"There is a great need of true knowledge at service of the common good"
You have collaborated with ELTE, the Institute of Psychology, for several decades. Could you mention some experiences and events from these years?
In the 1980 and 90s, I met with Professor Zsuzsanna Kulcsár and together, we organised workshops and an earlier EAPP summer school for Italian and Hungarian psychology researchers. In the early 90, a young researcher, Sandor Rozsa, from the Institute of Psychology, visited me in Rome and then, under my direction, he translated the BFQ test into the Hungarian language. Recently, I have been working with Professor Attila Oláh and Andras Vargha at the Faculty of Education and Psychology to assess the validity of the Positivity Scale in Hungary and to investigate how positivity is associated to socioeconomical conditions. The results of our collaboration turned into papers that are now under review and in progress.
Your research focuses on the fundamental issues of personality. Could you explain in some sentences the topics which you researched?
I have been interested to study Personality development and functioning and thus to address the whole organization of structures and processes and the various features that account for individuals’ identity and for their interactions with the social environment This led to examine the functions of traits, abilities, motives, values and self-beliefs and their interconnections paying particular attention to the cultural and social context in which they display their action.
Over the course of all my carreer, I have addressed the study of personality functioning and adjustment through different strategies of research, including quasi-experimental, crossectional and longitudinal studies.
I studied aggression, prosocial behaviors and successful deveopment with a special focus on how traits, values and self-beliefs may account for their regulation. This led to the development of several new measures to assess relevant individual differences and then to point at Positivity as a basic attitude that stays at the core of self-esteem, optimism and life satisfaction and that proved to contribute significantly to individuals’ health, happiness and success.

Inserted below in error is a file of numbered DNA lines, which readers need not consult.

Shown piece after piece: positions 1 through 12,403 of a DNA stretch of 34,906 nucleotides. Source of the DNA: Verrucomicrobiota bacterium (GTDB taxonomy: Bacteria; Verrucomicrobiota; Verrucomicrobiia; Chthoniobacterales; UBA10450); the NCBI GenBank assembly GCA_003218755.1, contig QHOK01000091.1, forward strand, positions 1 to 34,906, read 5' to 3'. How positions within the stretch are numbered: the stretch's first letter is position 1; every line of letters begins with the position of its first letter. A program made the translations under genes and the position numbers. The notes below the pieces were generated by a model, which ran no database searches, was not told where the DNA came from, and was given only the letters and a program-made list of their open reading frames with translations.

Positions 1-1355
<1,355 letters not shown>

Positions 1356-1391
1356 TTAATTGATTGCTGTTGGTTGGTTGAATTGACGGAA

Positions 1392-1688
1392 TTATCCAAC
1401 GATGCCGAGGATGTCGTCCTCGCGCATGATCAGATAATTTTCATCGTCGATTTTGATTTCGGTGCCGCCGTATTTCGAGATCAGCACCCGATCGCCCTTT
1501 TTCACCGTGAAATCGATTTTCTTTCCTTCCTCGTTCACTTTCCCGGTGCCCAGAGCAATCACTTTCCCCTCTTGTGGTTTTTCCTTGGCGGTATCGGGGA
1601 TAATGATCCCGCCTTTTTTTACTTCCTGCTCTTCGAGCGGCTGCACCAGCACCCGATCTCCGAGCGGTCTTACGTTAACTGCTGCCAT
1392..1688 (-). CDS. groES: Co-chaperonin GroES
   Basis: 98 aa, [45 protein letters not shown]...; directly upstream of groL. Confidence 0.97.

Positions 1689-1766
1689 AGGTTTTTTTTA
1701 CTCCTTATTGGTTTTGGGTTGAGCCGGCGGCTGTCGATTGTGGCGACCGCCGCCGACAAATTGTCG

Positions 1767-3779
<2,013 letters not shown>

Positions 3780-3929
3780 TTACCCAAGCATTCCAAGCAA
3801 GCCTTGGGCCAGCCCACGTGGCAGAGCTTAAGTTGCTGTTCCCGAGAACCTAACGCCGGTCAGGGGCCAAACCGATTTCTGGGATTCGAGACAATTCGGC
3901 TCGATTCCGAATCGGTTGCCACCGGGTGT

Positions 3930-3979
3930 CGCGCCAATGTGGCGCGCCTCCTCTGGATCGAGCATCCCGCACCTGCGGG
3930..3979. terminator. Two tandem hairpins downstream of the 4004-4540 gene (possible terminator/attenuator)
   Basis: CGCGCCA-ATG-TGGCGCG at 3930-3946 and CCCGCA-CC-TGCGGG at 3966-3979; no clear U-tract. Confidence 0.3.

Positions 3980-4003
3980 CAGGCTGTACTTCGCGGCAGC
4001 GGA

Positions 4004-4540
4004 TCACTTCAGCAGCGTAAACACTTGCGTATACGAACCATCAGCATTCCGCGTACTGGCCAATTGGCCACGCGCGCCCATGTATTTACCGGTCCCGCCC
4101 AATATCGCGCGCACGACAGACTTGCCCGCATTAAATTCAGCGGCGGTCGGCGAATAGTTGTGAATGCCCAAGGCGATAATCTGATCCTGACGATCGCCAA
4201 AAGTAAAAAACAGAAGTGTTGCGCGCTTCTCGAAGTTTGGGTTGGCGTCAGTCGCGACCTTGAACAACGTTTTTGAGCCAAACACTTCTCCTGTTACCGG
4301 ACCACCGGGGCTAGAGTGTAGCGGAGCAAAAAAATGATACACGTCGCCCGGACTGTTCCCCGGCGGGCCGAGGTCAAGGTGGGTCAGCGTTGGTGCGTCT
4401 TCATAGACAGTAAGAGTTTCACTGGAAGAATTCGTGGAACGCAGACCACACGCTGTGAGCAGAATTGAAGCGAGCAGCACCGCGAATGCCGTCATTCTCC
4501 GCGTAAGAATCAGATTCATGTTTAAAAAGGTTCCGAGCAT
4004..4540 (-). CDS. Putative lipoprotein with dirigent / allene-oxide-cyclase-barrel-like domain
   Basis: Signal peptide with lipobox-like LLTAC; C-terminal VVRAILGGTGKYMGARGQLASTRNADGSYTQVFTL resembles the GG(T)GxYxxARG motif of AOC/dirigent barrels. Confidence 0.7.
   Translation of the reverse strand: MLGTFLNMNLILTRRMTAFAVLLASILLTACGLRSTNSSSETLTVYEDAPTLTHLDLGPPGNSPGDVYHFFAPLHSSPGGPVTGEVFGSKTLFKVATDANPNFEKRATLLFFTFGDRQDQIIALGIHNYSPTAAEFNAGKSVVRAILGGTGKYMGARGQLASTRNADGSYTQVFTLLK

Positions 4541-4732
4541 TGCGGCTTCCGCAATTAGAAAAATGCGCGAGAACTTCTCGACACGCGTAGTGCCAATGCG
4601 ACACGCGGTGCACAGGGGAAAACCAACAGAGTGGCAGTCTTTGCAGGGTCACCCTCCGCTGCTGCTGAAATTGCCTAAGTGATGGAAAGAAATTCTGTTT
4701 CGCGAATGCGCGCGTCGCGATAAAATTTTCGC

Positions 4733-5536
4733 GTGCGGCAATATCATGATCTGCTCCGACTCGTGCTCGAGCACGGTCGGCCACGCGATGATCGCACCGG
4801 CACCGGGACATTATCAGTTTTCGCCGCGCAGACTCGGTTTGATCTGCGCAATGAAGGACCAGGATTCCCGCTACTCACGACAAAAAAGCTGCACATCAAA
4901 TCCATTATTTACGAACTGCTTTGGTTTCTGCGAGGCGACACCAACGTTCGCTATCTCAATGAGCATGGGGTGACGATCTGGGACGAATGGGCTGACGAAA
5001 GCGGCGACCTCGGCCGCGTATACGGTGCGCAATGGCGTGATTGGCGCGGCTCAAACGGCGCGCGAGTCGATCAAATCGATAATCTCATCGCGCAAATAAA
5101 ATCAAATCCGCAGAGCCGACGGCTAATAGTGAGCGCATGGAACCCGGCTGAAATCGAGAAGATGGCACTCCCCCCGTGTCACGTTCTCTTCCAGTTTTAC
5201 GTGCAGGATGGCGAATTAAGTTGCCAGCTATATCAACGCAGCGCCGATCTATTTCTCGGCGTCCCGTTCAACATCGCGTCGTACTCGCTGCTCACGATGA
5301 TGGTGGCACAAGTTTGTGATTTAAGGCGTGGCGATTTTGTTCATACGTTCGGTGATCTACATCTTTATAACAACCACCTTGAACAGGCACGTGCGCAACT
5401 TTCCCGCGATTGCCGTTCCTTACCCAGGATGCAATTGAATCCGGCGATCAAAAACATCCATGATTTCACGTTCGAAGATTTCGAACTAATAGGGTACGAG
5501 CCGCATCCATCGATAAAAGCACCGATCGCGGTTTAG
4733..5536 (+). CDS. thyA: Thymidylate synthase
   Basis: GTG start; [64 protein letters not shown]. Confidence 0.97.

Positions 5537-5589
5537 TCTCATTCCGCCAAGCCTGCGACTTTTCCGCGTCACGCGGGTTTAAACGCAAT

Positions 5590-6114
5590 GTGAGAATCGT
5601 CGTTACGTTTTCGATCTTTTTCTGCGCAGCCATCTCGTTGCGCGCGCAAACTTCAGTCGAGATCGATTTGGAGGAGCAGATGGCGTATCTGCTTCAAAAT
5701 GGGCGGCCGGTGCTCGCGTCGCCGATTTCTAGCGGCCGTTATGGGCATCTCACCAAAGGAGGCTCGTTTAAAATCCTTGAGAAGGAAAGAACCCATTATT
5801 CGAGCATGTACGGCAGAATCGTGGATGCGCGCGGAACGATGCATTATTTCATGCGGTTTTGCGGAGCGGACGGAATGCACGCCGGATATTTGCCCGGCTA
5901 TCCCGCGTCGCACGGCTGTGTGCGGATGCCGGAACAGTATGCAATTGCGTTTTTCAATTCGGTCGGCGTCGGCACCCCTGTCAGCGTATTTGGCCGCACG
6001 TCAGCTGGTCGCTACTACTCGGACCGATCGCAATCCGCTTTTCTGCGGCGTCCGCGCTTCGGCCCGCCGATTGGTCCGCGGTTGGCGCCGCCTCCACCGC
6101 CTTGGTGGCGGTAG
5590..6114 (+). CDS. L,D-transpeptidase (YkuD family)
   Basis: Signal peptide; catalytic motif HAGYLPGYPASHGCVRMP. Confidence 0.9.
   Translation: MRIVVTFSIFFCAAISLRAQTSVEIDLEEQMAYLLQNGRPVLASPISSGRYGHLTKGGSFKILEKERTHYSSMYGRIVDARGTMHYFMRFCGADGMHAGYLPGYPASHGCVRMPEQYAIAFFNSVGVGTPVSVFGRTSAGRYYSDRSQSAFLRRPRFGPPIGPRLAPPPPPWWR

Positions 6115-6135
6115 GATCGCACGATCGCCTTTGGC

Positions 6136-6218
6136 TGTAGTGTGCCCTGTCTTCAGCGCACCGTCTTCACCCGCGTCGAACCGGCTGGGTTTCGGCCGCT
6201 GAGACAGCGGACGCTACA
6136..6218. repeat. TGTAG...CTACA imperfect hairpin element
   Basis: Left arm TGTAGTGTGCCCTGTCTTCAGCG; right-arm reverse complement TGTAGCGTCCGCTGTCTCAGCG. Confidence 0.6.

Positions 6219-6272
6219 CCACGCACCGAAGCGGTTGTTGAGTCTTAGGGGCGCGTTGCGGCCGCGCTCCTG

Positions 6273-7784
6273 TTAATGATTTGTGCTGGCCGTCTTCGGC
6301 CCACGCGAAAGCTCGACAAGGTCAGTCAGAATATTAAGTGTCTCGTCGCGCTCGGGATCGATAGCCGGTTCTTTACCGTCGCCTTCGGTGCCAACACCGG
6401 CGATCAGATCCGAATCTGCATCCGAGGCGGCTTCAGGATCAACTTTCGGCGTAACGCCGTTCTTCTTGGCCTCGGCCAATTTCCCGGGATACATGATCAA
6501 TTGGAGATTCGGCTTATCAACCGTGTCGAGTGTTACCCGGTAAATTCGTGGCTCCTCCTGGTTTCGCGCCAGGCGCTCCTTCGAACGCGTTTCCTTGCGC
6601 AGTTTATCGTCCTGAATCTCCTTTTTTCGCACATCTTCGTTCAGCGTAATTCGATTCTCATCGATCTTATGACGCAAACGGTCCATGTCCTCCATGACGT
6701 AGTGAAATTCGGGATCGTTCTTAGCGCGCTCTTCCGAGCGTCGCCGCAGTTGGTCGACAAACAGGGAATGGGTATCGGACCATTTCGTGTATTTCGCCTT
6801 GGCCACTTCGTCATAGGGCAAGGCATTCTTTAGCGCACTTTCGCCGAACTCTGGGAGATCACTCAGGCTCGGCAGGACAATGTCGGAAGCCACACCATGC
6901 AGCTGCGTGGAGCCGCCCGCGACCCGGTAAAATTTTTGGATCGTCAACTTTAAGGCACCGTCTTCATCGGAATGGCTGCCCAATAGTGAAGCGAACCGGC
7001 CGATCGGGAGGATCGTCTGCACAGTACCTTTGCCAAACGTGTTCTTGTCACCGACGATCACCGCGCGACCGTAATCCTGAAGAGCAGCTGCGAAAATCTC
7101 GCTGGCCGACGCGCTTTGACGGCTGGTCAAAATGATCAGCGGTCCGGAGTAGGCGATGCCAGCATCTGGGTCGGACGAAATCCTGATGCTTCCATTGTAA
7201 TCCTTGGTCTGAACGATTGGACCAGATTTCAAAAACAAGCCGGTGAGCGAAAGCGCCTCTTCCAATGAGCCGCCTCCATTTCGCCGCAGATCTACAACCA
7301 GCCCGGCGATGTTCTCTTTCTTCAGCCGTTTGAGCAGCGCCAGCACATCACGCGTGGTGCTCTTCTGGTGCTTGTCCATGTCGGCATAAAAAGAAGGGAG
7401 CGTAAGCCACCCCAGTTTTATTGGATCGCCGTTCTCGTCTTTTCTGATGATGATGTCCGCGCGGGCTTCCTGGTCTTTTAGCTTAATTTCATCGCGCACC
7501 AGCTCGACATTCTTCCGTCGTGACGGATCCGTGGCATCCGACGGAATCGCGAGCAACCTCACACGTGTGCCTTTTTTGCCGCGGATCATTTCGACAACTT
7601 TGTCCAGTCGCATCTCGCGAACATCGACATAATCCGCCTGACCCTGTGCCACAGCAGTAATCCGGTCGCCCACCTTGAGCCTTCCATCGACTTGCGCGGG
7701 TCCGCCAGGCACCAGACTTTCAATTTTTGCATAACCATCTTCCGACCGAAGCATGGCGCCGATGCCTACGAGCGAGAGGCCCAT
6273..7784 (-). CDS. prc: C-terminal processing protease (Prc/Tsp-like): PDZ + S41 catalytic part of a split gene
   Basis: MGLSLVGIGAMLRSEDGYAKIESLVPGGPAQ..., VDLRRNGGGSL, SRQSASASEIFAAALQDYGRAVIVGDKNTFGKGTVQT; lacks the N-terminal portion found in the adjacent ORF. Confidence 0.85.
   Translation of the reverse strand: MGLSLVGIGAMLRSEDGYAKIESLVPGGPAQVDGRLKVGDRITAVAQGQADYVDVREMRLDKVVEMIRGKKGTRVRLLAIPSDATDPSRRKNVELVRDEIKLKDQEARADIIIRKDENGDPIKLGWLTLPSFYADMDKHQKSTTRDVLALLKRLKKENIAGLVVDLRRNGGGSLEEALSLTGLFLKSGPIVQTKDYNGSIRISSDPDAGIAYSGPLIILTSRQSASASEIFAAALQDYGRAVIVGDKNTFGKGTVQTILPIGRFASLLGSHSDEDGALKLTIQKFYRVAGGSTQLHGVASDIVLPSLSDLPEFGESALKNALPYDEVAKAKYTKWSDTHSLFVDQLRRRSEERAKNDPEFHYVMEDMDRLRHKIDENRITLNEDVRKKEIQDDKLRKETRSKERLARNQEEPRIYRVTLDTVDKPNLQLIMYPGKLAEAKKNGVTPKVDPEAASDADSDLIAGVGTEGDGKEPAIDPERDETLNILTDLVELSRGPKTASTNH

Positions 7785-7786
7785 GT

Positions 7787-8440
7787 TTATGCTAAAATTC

In the last decades, my research extended to topics, like the personality determinants of political preferences and participation, that were congenial to my early education in Political Sciences. The book I did with Daniel Cervone (Personality. Determinants, Dynamics and Potentials. published by Cambridge University Press in 2000) and the book I made with Michele Vecchione (Personalizing politics and realizing democracy. published by Oxford University Press in 2017) well attest which have been and still are my research interests.
The many publications I coauthored with several colleagues and students document that most of my achievements have been due to their loyalty and creativity.
You enriched the methodological toolbox of personality psychology by developing your methods. Among these, the BFQ test is one of the most popular and valid instruments used in personality diagnostics worldwide. What does this test measure?
It has been conceived in accordance with the FFM (with two facets for each of the Big Five) and subsequently updated. Currently, we have been working on a third edition that aims to provide a more comprehensive instrument to assess major individual differences in personality that may have an impact in various applied settings like health, education, work, economy and politics.
You had a decades-long friendship and collaboration with world-renowned psychologist Albert Bandura at Stanford University. Could you share some memories about this cooperation?
We have been working together on Self-efficacy beliefs and Moral Disengagement thanks to several grants from US and Italy that allowed to develop a long longitudinal study (among children of Genzano, in Italy) whose findings turned into several important scientific publications. Our friendship lasted forever, and I am particularly grateful and indebted to Albert Bandura for what I learned and for the scientist and the person I became. We discussed a lot while examining our findings and writing our papers. We shared not only ideas but also desires about psychology and life.
What would be your advice for the young generation of psychologists?
Be curious, courageous and fair. There is a great need of psychological science and even more of true knowledge at service of the common good.